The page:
We had dinner at our hotel and noticed that a rooster kept crowing nearby. Annette spotted it as sitting in a van across the street in the passenger's seat. The driver seemwalking rooster unperturbed, until he noticed that we were both watching and laughing. He then added to the entertainment by gently shaking the roosters neck whenever he crowed, producing a warbling / strangling sound. The rooster didn’t seem to mind and we were puzzled by this treatment of the bird as one would treat a favorite pet. When our waitress who had also enjoyed the floor show came by, we mentioned that yesterday we had noticed a woman carrying a rooster on her arm. The rooster was wearing a kind of harness and she held the other end of the leash. We asked her what the significance of this was. She replied that, “It stops the rooster from running away”. Of course. Why didn’t we think of that?

January 19, 2013

We had arranged for a snorkeling trip with a local dive company for this morning and after checking out of our hotel and parking our packed suitcases, we headed over to the dive company. Our trip began with a boat ride that cruised through a narrow channel called the “German Channel”, separating the main island of Yap from its easterly islet. The channel itself narrowed down to 20 feet or so and the banks on either side were lined with mangroves. Like travelling through a long leafy tunnel. On the exit from the channel we changed course to head over to a reef system on the north end of the main island named “Manta Ridge”.

Annette and I were the only snorkelers, although there were about a half a dozen scuba divers already at our destination reef. We had signed a liability release swearing that we would wear life jackets at all times whilst snorkeling and we thought this a little peculiar, although it didn’t bother us much as we weren’t wearing life jackets. One of our two guides pointed to the form of a large Manta ray beneath us and Annette and I promptly free dived 30 feet or so down to take a closer look. When we surfaced our guide called a meeting to change the terms of our tour, as it was now obvious to him that Annette and I are not snorkeling novices. Manta Rays seemed to be all around us and the feature we approached is called a “cleaning” station. The Mantas seem to hover over a single shallow spot on the reef and allow shoals of small fish to enter their gaping mouths and “clean” their interiors of whatever it is that requires cleaning. The cleaning spot is fairly shallow, perhaps ten feet and the Mantas would emerge as huge ghostly shapes from the depths on the side of the reef before slowly approaching the cleaning station. We were told not to move and when we did so, the Mantas would come within feet of us as they examined us. By hovering over the cleaning station ourselves, the Mantas would pass beneath us. There were at least five that we thought we could identify, ranging in size from a juvenile with perhaps a five foot wingspan, to a mature male with a 12 foot wingspan (Size is hard to estimate under-water but Google notes that the average size of a Manta Ray is 20 feet wingspan with up to 32 foot wingspan). This was an amazing experience to see these gentle giants up close.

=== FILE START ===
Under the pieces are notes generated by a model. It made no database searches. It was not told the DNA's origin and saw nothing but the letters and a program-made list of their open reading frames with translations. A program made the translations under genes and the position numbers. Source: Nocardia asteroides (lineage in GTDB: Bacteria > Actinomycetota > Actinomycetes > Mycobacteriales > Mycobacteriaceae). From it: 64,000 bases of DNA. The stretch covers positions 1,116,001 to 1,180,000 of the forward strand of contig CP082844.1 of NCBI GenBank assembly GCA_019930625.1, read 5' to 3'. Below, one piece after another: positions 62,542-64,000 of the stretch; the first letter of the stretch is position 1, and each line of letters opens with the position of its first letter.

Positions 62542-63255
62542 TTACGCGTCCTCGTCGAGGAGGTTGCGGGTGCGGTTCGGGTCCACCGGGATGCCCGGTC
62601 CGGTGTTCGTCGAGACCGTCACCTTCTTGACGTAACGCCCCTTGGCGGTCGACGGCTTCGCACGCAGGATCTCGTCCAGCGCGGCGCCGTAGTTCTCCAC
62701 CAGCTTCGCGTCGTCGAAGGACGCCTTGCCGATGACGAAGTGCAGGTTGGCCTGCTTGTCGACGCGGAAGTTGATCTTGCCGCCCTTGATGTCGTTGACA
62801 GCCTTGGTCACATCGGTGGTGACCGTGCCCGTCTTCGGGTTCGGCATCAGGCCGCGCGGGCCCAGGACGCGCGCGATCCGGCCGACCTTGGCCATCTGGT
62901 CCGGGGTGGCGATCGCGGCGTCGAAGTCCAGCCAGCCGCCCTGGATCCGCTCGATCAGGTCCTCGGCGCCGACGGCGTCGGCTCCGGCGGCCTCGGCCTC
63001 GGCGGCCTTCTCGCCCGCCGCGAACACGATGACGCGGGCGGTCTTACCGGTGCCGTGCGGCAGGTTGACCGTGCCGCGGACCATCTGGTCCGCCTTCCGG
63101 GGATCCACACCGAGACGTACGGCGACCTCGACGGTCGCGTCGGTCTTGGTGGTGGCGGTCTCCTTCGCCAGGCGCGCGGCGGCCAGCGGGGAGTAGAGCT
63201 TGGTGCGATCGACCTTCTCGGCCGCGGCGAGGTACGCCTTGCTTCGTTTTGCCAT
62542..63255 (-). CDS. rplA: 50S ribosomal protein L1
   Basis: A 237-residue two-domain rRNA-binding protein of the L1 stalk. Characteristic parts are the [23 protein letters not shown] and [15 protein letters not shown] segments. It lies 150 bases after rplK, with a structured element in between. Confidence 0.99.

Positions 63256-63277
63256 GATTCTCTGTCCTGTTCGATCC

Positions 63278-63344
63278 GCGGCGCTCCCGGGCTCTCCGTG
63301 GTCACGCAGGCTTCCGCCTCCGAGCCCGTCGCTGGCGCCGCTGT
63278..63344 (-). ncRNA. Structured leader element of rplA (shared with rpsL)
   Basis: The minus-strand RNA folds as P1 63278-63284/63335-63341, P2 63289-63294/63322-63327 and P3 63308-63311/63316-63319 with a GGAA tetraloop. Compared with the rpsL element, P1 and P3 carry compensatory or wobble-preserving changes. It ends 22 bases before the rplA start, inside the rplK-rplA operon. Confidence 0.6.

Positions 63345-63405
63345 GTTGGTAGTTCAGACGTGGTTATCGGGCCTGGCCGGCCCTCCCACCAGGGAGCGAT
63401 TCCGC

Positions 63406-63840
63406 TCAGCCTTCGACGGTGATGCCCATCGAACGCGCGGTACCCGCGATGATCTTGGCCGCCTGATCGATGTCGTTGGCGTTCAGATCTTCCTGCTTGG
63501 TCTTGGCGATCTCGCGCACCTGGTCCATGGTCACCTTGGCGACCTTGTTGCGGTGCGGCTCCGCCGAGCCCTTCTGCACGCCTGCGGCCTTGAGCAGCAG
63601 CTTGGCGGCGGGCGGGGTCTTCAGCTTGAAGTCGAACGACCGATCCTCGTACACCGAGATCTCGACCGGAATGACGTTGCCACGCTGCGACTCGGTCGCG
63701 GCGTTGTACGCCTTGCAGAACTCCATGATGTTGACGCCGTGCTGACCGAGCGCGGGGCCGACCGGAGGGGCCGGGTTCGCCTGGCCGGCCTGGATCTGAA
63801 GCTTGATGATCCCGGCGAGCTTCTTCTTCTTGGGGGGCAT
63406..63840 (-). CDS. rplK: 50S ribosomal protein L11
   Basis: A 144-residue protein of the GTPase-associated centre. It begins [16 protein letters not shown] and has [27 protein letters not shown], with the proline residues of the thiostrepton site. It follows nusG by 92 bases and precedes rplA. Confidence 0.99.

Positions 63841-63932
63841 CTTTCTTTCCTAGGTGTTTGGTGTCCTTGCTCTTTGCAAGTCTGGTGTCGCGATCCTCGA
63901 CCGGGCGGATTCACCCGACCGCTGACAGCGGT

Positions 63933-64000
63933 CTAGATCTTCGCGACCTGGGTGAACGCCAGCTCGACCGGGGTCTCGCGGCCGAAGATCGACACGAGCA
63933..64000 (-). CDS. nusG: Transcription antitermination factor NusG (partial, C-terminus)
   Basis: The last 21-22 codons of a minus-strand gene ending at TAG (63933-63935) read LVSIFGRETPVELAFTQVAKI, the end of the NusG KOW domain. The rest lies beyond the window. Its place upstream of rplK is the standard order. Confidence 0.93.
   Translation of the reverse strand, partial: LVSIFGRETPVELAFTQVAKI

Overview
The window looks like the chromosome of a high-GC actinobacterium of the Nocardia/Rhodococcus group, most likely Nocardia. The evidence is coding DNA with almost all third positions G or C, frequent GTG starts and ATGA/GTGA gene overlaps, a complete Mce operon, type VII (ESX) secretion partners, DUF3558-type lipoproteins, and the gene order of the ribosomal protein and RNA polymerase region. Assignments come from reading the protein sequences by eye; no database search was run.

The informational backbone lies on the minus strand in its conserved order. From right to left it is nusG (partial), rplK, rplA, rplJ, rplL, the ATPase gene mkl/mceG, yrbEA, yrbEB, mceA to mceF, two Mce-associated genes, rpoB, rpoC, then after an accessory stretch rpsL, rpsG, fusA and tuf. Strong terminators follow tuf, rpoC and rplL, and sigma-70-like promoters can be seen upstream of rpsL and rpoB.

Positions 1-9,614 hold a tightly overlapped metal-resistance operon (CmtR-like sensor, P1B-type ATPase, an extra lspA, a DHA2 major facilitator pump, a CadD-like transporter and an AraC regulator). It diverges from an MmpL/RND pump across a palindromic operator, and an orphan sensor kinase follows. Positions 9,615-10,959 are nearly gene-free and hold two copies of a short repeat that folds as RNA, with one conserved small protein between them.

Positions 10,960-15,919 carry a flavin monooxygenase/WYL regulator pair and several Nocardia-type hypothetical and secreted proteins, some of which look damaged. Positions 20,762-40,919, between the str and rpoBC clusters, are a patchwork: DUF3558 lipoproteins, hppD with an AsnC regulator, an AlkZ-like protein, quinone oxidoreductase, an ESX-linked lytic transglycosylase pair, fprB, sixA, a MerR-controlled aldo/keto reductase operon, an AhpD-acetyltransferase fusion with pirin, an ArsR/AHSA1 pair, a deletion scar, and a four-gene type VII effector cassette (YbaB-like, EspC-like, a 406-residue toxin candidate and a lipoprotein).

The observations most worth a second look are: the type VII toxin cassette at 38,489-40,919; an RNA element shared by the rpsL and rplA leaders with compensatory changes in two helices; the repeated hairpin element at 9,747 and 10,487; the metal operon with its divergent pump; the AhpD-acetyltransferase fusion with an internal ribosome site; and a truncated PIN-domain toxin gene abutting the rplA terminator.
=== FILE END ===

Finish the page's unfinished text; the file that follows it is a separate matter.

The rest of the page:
Manta RayManta RayManta RayManta Raysnorkelling with Mantassnorkelling with Mantassnorkelling with Mantassnorkelling with Mantas

Our flight was not until 1 a.m. and we had hours to kill. We had drinks in the hotel bar associated with the dive company, followed by lunch. We met our friend April later in the afternoon and continued to occupy bar-stools at the same bar, while we chatted and logged ourselves into the hotel Wi-Fi. Annette had noticed a bar drink called a Betel Nut Martini which she just had to order. A few minutes later we were startled to see the pretty bartender scaling a skinny tree in the hotel courtyard. She was wearing a sarong during this performance and when we called to her to enquire what she was doing, she indicated that she needed a particular leaf for the drink. We watched as she split a Betel nut, carefully added crushed coral, then wrapped in the fresh leaf before masticating it with lobster claw crushers. The mechanically chewed nut was dropped into a martini glass before a vodka martini was added. At first the drink tasted like a vodka martini but after everyone in the bar had sipped it and it had sat ignored for 20 minutes or so, it acquired a rosy color and tasted quite different. Not an unpleasant taste but since I am not a betel nut aficionado, I can’t comment on how betel nuttish it was. It was certainly worth the 8 bucks to see the cute little bartender scale the tree though.

first you need a betel nutmaking the martinibetel nut martinibetel nut martini

We also solved the mystery of the roosters. The two we had seen were indeed “pet” roosters as the Yap people do fight them. The big difference between Yap and Saipan is that the Yap roosters are not armed with razor knives on their spurs so they rarely injure each other. In addition the rooster owners only put up stakes of around $5 per combat, versus the $200 to $300 required in Saipan. As we were told, the Yap rooster fights are just for a “bit of fun”.

April had enquired as to how we were to get to the airport. We explained that we would walk back to our hotel and they would provide a shuttle. April said that she had to go to the airport to meet the President of Micronesia, who would be arriving on the inbound flight we were to take. She had a police driven car to pick up the President and she would have the driver swing by our hotel to get our suitcases. I pointed out that this was thirty minutes later than we had planned but she pooh-poohed this concern, saying that the police driver would have us to the airport within ten minutes. The driver was only two minutes late picking us up but he has to be the slowest driver on the planet. When we finally got to the airport it was 11:50 p.m. and the United Airlines representative announced to us that the check-in had closed 20 minutes earlier. I simultaneously looked bewildered, helpless and pitiful and they agreed to check us in and call the security back from watching their soap operas, in order to security screen our bags. We never got to meet the President of Micronesia as promised but we did make it onto the flight and at 0100 hours local time, we landed in Palau. We are here!